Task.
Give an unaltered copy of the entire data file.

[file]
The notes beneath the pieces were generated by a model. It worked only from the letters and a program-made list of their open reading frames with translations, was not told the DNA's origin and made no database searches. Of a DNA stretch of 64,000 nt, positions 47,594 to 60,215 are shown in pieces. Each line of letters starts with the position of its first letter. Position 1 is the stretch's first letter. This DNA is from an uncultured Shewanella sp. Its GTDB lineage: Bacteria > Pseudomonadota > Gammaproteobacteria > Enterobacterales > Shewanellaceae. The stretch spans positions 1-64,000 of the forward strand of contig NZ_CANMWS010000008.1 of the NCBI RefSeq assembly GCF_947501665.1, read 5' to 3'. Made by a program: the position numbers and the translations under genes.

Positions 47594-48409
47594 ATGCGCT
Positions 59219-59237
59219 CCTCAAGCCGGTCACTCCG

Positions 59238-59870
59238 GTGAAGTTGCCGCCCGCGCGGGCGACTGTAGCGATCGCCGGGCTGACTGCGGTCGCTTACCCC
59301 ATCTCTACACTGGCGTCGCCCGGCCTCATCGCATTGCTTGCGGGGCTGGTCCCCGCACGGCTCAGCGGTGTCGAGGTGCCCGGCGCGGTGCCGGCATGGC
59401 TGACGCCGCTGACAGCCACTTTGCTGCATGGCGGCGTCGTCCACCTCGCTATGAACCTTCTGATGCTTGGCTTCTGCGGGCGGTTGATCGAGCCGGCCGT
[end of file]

The notes beneath the pieces were generated by a model. It worked only from the letters and a program-made list of their open reading frames with translations, was not told the DNA's origin and made no database searches. Of a DNA stretch of 64,000 nt, positions 47,594 to 60,215 are shown in pieces. Each line of letters starts with the position of its first letter. Position 1 is the stretch's first letter. This DNA is from an uncultured Shewanella sp. Its GTDB lineage: Bacteria > Pseudomonadota > Gammaproteobacteria > Enterobacterales > Shewanellaceae. The stretch spans positions 1-64,000 of the forward strand of contig NZ_CANMWS010000008.1 of the NCBI RefSeq assembly GCF_947501665.1, read 5' to 3'. Made by a program: the position numbers and the translations under genes.

Positions 47594-48409
47594 ATGCGCT
Positions 59219-59237
59219 CCTCAAGCCGGTCACTCCG

Positions 59238-59870
59238 GTGAAGTTGCCGCCCGCGCGGGCGACTGTAGCGATCGCCGGGCTGACTGCGGTCGCTTACCCC
59301 ATCTCTACACTGGCGTCGCCCGGCCTCATCGCATTGCTTGCGGGGCTGGTCCCCGCACGGCTCAGCGGTGTCGAGGTGCCCGGCGCGGTGCCGGCATGGC
59401 TGACGCCGCTGACAGCCACTTTGCTGCATGGCGGCGTCGTCCACCTCGCTATGAACCTTCTGATGCTTGGCTTCTGCGGGCGGTTGATCGAGCCGGCCGT